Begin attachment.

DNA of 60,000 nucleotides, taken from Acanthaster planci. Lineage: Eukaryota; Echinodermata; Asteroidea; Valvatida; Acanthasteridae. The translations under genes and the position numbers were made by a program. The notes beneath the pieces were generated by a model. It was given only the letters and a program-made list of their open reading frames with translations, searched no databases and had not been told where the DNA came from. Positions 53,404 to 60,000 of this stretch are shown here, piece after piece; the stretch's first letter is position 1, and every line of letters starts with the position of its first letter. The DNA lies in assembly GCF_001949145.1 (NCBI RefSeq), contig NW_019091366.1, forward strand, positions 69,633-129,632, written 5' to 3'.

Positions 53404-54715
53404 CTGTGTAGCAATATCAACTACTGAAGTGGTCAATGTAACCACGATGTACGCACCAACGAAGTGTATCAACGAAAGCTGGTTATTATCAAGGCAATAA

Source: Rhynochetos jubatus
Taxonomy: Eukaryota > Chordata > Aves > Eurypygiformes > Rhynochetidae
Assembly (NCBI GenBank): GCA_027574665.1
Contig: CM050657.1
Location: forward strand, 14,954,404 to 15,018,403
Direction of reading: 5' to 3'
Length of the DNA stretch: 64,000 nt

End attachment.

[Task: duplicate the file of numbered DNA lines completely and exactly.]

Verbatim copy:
DNA of 60,000 nucleotides, taken from Acanthaster planci. Lineage: Eukaryota; Echinodermata; Asteroidea; Valvatida; Acanthasteridae. The translations under genes and the position numbers were made by a program. The notes beneath the pieces were generated by a model. It was given only the letters and a program-made list of their open reading frames with translations, searched no databases and had not been told where the DNA came from. Positions 53,404 to 60,000 of this stretch are shown here, piece after piece; the stretch's first letter is position 1, and every line of letters starts with the position of its first letter. The DNA lies in assembly GCF_001949145.1 (NCBI RefSeq), contig NW_019091366.1, forward strand, positions 69,633-129,632, written 5' to 3'.

Positions 53404-54715
53404 CTGTGTAGCAATATCAACTACTGAAGTGGTCAATGTAACCACGATGTACGCACCAACGAAGTGTATCAACGAAAGCTGGTTATTATCAAGGCAATAA

Source: Rhynochetos jubatus
Taxonomy: Eukaryota > Chordata > Aves > Eurypygiformes > Rhynochetidae
Assembly (NCBI GenBank): GCA_027574665.1
Contig: CM050657.1
Location: forward strand, 14,954,404 to 15,018,403
Direction of reading: 5' to 3'
Length of the DNA stretch: 64,000 nt